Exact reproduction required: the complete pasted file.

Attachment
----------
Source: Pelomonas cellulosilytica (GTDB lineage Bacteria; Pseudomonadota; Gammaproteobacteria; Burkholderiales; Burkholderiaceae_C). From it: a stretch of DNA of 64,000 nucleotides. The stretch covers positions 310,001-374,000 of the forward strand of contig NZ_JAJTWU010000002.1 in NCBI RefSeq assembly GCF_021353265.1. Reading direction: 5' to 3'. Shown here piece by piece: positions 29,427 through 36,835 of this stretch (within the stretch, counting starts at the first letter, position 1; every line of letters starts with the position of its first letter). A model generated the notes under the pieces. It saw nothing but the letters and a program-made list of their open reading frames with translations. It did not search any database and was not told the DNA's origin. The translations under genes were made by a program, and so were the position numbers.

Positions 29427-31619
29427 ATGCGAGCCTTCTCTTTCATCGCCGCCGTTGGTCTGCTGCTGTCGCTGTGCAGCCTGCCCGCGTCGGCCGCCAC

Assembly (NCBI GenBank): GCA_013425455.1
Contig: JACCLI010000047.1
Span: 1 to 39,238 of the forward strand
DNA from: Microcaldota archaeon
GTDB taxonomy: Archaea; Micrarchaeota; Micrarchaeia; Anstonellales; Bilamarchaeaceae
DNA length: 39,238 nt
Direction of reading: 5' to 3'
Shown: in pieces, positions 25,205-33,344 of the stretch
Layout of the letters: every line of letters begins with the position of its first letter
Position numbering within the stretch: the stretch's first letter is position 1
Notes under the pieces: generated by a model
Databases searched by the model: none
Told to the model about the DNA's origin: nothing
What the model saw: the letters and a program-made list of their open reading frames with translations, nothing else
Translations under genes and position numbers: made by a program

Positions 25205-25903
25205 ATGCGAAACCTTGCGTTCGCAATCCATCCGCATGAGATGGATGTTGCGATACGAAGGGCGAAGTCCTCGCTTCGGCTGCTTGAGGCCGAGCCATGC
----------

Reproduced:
Source: Pelomonas cellulosilytica (GTDB lineage Bacteria; Pseudomonadota; Gammaproteobacteria; Burkholderiales; Burkholderiaceae_C). From it: a stretch of DNA of 64,000 nucleotides. The stretch covers positions 310,001-374,000 of the forward strand of contig NZ_JAJTWU010000002.1 in NCBI RefSeq assembly GCF_021353265.1. Reading direction: 5' to 3'. Shown here piece by piece: positions 29,427 through 36,835 of this stretch (within the stretch, counting starts at the first letter, position 1; every line of letters starts with the position of its first letter). A model generated the notes under the pieces. It saw nothing but the letters and a program-made list of their open reading frames with translations. It did not search any database and was not told the DNA's origin. The translations under genes were made by a program, and so were the position numbers.

Positions 29427-31619
29427 ATGCGAGCCTTCTCTTTCATCGCCGCCGTTGGTCTGCTGCTGTCGCTGTGCAGCCTGCCCGCGTCGGCCGCCAC

Assembly (NCBI GenBank): GCA_013425455.1
Contig: JACCLI010000047.1
Span: 1 to 39,238 of the forward strand
DNA from: Microcaldota archaeon
GTDB taxonomy: Archaea; Micrarchaeota; Micrarchaeia; Anstonellales; Bilamarchaeaceae
DNA length: 39,238 nt
Direction of reading: 5' to 3'
Shown: in pieces, positions 25,205-33,344 of the stretch
Layout of the letters: every line of letters begins with the position of its first letter
Position numbering within the stretch: the stretch's first letter is position 1
Notes under the pieces: generated by a model
Databases searched by the model: none
Told to the model about the DNA's origin: nothing
What the model saw: the letters and a program-made list of their open reading frames with translations, nothing else
Translations under genes and position numbers: made by a program

Positions 25205-25903
25205 ATGCGAAACCTTGCGTTCGCAATCCATCCGCATGAGATGGATGTTGCGATACGAAGGGCGAAGTCCTCGCTTCGGCTGCTTGAGGCCGAGCCATGC